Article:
EP17A Human Sacrifice


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Show Notes for episode 17A of our Podcast – Human Sacrifice.  

Story Notes

Human Sacrifice
EP17A Sacrifice: Human

Archaeologically speaking, the act of human sacrifice has never been documented in Japan. So I want to look into the old tales told of this practise.

The Bow

In times long past there was the belief that the bow possessed supernatural powers. And at times it was said one would suddenly appear on the roof of peoples homes showing them that a sacrifice had to be made. This sacrifice being the eldest unmarried daughter of the household. Now over time the bow has become a symbol of security instead. However, during these times the girl would then be taken from her home and buried alive so that the ‘God of the Wild Beast’ could consume her. Now the reason behind this was so that the family would be blessed with good hunting.

High and Low Rank

Another practise was that, should someone of note or higher ranking die then a number of people would be buried up to their heads in a circle around the deceased. As their heads were still exposed it allowed them to mourn and wail for the deceased until they were eventually attacked by wild animals and their faces eaten. The records say that such practises were eventually ended during the reign of Emperor Suinin.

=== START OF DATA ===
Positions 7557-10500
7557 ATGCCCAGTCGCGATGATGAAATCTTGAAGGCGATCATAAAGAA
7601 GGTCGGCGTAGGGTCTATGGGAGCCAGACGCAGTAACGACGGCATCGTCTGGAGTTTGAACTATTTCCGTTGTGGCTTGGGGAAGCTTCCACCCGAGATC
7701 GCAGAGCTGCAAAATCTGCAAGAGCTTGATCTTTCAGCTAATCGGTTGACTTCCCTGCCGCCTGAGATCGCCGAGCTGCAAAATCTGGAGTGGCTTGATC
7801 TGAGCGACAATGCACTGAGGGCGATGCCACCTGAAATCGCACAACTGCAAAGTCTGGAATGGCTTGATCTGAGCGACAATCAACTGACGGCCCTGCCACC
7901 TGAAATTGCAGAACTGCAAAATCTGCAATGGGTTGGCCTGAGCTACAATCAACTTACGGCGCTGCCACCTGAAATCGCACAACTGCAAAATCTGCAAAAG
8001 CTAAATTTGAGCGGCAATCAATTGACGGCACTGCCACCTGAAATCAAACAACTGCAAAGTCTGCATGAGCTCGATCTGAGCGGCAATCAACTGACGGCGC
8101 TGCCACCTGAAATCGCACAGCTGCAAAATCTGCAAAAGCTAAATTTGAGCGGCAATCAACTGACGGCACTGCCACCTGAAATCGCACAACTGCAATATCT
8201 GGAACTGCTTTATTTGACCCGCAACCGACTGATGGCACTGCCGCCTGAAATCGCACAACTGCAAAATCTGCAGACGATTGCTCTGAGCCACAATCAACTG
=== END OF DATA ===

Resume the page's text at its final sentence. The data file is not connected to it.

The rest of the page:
The story surrounding the end of this practise goes as follows. On the 25th day of the 6th month in 781 a petition was addressed to the reigning Emperor Kammu by a member of the Haji Family.

This family, known as the Haji Clan in Japanese (who oversaw the Haji Be) came asking permission to change their family name to Sugawara. The place in which the family now dwelt. But anyway, that has nothing really to do with Human Sacrifice, so let’s move on to what the petition had to say.

According to the petition brought by Haji no Sukune Furuhito in days long past the practise of human sacrifice was still undertaken, with the high ranking nobles retainers buried alive alongside them as we have already states. The event he cites is the death of Empress Hibasuhime, upon her death it was asked what should be done; many cited to continue the practises of old and to bury people alive with her. However, a man known as Nomi no Sukune is said to have spoken up. Nomi was an ancestor of the Haji Be and stated the following.

‘It is my humble opinion that the practise of burying retainers alive is absolutely contrary to the principals of the benevolent government and is not the way of developing the nation and benefiting the people.’

And so Nomi took 300 potters with him, and crafted clay into many different images of people and things which he then presented to the Emperor Suinin. The Emperor upon seeing these creations was pleased and used them to replace the burying of living people. The Emperor dubbed these figurines Haniwa.

The Gods of Mimisawa

Now this story comes from the Uji shui monogatari.

The Gods of Mimisawa are a snake and a monkey. These Gods go by the names Koya and Chusan. Every year they would receive a sacrifice in the form of a pretty girl with long hair and fine white skin.

A girl was chosen, and she spent her days in mourning for her future death until one day a hunter appeared. He was large and strong, and learning of her sad fate wished to know what she could have possibly done in a previous life to have earnt such a horrible end to this one.